From top to bottom the picture is crystal clear with hardly a moment that seems out of focus or flawed in any way. Every scene strikes an appropriate balance between blacks and whites, and every single detail from blades of grass, panels of wood, or even patterns on the costumes stand out. The image is free of dirt and scratches, there's no compression of any kind, and the only thing that's even worth mentioning is a minor flickering that takes place in a few scenes. I never imagined that Yojimbo could look as good as it does here. Hats off to Criterion!
The audio package on this release is downright awesome as well. When you approach Yojimbo keep in mind that there's not a bombastic 5.1 track or anything of that ilk. Instead, a Japanese DTS-HD Master Audio 3.0 and Japanese LPCM 1.0 are included here. The limited range in the sound field may be off-putting for some, but personally I felt this presentation retained the integrity of the original track. The quality is clear, concise, and downright free of any flaw. It's an improvement over the DVD release of the film, though not quite as grandiose as the video quality. English subtitles are included.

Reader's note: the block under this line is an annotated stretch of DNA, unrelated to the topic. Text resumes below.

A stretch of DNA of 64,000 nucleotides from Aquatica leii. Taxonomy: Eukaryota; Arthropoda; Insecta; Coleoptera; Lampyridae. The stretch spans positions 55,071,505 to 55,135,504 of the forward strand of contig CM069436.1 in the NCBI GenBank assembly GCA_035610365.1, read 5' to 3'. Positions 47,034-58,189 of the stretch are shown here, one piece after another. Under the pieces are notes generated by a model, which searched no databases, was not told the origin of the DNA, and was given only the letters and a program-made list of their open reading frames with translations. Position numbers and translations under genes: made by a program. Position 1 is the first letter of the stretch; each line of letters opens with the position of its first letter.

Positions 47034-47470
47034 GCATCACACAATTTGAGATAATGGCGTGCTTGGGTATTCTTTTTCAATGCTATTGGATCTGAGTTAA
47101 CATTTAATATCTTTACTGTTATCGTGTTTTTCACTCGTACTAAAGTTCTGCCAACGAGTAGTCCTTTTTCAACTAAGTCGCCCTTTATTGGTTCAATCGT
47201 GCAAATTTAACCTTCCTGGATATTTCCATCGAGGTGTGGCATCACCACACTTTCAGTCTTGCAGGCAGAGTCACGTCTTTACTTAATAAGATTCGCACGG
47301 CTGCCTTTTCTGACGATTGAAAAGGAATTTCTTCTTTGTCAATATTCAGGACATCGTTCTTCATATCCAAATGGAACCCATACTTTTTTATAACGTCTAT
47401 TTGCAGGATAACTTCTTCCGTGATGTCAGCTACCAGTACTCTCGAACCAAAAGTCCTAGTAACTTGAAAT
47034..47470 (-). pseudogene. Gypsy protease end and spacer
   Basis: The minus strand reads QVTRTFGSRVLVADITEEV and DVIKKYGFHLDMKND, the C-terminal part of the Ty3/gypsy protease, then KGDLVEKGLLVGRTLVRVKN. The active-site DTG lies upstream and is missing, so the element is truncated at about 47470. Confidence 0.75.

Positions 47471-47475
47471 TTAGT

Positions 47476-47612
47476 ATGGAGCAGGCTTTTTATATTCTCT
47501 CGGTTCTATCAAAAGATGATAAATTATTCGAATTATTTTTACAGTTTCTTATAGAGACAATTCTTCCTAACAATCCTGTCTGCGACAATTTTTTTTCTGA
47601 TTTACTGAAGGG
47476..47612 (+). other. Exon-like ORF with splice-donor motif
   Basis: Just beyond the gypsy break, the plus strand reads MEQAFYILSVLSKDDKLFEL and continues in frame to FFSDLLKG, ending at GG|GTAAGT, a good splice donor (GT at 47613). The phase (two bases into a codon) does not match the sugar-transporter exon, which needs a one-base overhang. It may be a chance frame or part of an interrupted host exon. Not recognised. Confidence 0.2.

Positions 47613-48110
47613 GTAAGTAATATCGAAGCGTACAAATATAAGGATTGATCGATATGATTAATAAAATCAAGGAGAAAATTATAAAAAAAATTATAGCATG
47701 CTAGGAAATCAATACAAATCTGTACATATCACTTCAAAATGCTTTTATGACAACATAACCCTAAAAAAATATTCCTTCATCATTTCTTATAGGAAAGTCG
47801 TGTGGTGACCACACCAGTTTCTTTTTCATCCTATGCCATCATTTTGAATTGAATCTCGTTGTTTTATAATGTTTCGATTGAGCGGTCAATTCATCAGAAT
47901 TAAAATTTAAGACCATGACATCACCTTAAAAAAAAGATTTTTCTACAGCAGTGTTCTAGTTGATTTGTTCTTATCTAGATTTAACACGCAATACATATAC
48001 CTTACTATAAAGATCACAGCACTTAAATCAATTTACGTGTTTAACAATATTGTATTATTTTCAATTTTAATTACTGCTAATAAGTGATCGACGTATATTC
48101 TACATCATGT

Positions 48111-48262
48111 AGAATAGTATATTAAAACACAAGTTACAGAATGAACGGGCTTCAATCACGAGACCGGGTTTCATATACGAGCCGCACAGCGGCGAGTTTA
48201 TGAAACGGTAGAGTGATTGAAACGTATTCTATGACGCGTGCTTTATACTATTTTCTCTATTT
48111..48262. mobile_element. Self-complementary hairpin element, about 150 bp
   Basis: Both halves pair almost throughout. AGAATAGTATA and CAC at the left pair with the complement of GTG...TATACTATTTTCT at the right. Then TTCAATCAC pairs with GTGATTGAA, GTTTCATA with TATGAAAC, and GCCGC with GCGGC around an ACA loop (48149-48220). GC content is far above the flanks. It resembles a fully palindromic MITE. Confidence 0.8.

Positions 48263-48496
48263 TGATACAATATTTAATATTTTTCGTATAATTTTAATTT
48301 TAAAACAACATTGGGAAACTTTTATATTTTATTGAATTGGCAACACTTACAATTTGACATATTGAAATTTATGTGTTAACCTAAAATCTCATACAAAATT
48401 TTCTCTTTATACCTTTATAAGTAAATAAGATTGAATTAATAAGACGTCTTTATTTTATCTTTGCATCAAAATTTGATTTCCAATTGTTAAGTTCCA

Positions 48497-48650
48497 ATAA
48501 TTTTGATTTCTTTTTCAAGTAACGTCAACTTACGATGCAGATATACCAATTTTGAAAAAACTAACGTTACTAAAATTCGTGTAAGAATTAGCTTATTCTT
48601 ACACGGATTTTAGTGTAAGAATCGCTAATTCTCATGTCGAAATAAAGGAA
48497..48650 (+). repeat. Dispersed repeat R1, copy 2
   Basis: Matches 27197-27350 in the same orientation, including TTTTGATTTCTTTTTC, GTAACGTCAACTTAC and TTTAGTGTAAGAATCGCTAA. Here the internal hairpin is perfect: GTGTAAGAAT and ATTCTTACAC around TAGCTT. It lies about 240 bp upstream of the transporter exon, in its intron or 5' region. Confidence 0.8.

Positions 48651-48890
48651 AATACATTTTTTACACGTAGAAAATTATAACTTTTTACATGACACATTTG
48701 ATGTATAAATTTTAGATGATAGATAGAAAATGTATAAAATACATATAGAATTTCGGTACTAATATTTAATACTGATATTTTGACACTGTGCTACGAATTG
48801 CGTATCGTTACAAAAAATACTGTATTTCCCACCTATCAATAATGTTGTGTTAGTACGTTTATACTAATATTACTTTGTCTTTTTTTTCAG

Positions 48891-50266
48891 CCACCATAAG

A good supply of supplemental content makes its way onto this Blu-ray release of Yojimbo as well. For starters there is a classy 22-page booklet packed in with the case. It features pictures and information about the film as well as musings on the genre by Kurosawa and other prolific personalities. Film historian Stephen Price provides a solid and informational audio commentary for the movie that is definitely worth checking out at some point. There's also a stills gallery, trailer for the film, and teaser as well. The biggest draw from the bonus feature menu (aside from the audio commentary) is a featurette created as part of the "Toho Masterworks series, Akira Kurosawa: It Is Wonderful to Create" (44:37). This is basically a scene by scene look at many of the film's better moments. There's also a fair amount of commentary provided by people who worked on the film.
Yojimbo's Blu-ray release is nothing short of extraordinary. Criterion went through a clearly painstaking process to get all the details right from the video to the audio. This release is a dramatic improvement over the original and stands as Criterion's best Blu-ray release to date, in my opinion. It's absolutely not to be missed by fans of the film. If you've never seen Yojimbo then consider this the best opportunity ever to check out one of Kurosawa's more iconic films.
Review material provided by Criterion. Screenshots in this review are from the standard definition release and are not indicative of the outstanding quality present on the Blu-ray disc.